In case you missed it on Monday while you were busy preparing for Thanksgiving craziness, the New Jersey State Assembly’s transportation committee approved A4461 by a unanimous 12-0 vote.
We’ll get into what it does (or could do) in a moment. By way of background, the committee is headed by confirmed wacko statists like John Wisniewski, Linda Stender, Upendra Chivukula and Charles Mainor, but it also includes a few Republican members like David Wolfe who recently announced his interest in seeking Jon Runyan’s open House seat in 2014.
My question: do these legislators actually read these bills? The (Un)affordable Care Act was a heavy read. This? Not so much, yet I’m not convinced the GOP members gave it sufficient deliberation…
Here’s the accompanying bill statement:
“This bill addresses the increasing problem of distracted driving. The bill specifically prohibits a driver from engaging in any activity, not related to the operation of the vehicle, in a manner that interferes with the safe operation of the vehicle. A law enforcement officer is to record on the summons the specific nature of the distracted driving behavior. A violation of this prohibition will result in a $200-$400 fine for the first offense, $400-$600 for a second offense, and $600-$800 for a third or subsequent offense. A third or subsequent violation may also result in a driver’s license suspension of up to 90 days and a motor vehicle points penalty at the court’s discretion. Points are only to be issued for third or subsequent offenses.”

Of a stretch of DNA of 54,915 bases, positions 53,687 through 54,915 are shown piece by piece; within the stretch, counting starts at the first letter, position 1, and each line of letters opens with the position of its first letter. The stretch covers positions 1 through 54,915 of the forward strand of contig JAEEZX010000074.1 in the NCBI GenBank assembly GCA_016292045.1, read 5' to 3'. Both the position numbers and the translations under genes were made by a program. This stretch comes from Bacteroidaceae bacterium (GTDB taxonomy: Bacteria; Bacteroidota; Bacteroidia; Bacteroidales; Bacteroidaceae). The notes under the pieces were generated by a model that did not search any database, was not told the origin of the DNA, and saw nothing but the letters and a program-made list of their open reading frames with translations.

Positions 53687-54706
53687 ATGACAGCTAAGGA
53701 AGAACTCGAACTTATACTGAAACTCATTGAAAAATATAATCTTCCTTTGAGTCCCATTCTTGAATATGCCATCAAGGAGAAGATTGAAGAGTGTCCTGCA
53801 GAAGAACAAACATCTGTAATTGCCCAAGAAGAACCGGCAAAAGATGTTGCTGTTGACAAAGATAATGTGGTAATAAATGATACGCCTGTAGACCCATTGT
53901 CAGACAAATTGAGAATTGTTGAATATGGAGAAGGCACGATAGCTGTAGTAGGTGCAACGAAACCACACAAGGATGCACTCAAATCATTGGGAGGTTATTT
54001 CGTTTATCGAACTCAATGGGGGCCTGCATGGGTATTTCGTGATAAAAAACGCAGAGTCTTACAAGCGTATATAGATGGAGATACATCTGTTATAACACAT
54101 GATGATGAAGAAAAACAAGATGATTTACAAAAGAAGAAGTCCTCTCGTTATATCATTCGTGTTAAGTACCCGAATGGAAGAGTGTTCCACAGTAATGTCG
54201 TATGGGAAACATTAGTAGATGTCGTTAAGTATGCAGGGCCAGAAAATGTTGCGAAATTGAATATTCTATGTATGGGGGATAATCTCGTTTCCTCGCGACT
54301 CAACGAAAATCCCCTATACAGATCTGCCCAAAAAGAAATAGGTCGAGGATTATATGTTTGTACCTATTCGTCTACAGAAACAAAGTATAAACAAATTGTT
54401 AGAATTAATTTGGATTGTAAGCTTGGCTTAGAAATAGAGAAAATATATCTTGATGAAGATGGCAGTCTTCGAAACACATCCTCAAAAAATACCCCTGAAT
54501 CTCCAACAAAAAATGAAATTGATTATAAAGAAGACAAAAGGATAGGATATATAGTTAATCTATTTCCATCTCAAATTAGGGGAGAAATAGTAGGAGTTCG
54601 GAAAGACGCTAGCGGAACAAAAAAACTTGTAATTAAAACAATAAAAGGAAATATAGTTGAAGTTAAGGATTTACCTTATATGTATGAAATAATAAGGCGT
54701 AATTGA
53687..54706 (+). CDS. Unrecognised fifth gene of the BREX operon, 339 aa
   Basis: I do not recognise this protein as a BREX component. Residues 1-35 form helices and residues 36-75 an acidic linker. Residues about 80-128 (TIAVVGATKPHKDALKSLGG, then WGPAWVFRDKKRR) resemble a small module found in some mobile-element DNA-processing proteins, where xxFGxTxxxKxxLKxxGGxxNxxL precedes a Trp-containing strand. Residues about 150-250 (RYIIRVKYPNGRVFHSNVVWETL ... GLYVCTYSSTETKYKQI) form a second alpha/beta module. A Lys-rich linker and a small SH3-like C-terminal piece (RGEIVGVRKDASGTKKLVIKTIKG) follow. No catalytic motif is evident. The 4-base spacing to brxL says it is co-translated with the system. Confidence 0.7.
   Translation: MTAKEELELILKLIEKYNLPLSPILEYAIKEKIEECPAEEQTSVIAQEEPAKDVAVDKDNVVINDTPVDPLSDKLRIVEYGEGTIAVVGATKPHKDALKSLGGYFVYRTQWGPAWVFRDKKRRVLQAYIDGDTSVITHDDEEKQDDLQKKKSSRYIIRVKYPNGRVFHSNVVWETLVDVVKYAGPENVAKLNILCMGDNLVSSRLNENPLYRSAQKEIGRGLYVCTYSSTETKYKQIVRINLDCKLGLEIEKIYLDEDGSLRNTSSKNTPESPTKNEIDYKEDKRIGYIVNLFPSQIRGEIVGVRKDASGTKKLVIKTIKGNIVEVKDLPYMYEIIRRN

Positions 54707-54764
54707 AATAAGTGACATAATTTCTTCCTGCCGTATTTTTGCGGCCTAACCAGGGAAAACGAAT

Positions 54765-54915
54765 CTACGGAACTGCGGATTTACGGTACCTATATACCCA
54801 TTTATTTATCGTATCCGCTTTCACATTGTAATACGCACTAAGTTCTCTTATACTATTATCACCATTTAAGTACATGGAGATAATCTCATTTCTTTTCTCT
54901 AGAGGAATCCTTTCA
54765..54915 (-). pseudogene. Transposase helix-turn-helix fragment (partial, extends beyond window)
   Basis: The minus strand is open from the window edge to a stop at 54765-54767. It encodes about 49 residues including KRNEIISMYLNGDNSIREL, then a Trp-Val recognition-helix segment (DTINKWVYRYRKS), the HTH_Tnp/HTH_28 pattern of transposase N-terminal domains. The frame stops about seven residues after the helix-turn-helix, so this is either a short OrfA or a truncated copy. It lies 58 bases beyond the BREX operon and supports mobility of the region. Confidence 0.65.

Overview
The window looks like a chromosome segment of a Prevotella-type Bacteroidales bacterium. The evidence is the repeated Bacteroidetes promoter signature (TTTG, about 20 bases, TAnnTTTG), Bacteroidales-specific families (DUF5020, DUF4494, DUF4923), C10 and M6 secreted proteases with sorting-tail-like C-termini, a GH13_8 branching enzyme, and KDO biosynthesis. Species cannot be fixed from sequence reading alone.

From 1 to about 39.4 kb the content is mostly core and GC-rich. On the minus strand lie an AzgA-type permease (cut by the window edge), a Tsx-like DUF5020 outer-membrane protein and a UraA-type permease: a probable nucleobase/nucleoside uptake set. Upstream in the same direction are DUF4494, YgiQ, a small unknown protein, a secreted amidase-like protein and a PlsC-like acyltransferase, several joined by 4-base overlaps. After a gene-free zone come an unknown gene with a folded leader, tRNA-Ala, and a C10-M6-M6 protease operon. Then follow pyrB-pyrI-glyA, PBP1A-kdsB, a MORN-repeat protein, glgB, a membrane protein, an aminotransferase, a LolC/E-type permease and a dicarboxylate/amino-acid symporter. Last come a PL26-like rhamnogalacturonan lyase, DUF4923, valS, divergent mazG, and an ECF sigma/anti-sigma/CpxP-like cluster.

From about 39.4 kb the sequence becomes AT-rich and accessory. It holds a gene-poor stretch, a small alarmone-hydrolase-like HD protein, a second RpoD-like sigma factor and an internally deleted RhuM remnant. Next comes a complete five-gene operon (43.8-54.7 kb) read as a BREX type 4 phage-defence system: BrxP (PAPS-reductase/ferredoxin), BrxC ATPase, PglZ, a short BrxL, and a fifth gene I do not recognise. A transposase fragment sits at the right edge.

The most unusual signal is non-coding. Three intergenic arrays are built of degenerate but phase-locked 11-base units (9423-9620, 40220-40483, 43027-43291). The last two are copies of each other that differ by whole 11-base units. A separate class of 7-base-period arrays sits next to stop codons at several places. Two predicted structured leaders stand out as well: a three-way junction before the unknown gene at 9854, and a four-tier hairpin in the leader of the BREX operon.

Click here to read the current version.
A4461 needs to clears the Assembly, the Senate and passe Chris Christie’s scrutiny, but I can tell you that it’s already failed the logic/practicality test which you’d hope all legislation would need to clear before being imposed upon us.
Some of you know that I’m an attorney outside of the blogosphere who handles New Jersey municipal court matters, and even if I were able to legally advise you on this bill (which I’m not doing in this post), I cannot begin to explain to you how far this thing could go because, frankly, the language implies almost anything.
Playing with the car radio? Chugging a bottle of water? Eating trial mix behind the wheel? Reaching behind you to threaten your kids fighting in the back seat? Broad laws are bad laws in the criminal/quasi-criminal/traffic context.
The likely impact of A4461? I don’t think you’re likely to see many people pulled over from drinking a Wawa coffee if there’s no other probable cause for the stop (speeding, swerving, whatever). New Jersey’s cash-strapped municipalities, however, just found a significant new revenue stream. A motorist pulled over and issued a citation for something unrelated (like a burned-out headlight) may’ve seen their municipal court fine rise by a few hundred dollars or worse based on the other potential penalties concocted for repeat offenders.
We’ll need to wait for the final version to know exactly what’s going to happen. I’m not very optimistic.
I am reminded of a recent Ohio news item where a man was reportedly arrested for driving with a “hidden compartment” but without any drugs found on his person or anywhere in the vehicle. The intent of the law is to combat drug trafficking. The effect is a subtle but unambiguous form of tyranny.
Elections have consequences, Save Jerseyans.
“But Matt, the Republicans voted for this crap sandwich, too!” Yeah I know, it’s a problem, but we increase our chances of having these absurd measures listed for consideration in the first place when radicals like John Wisniewski are running the committees. We need to start somewhere…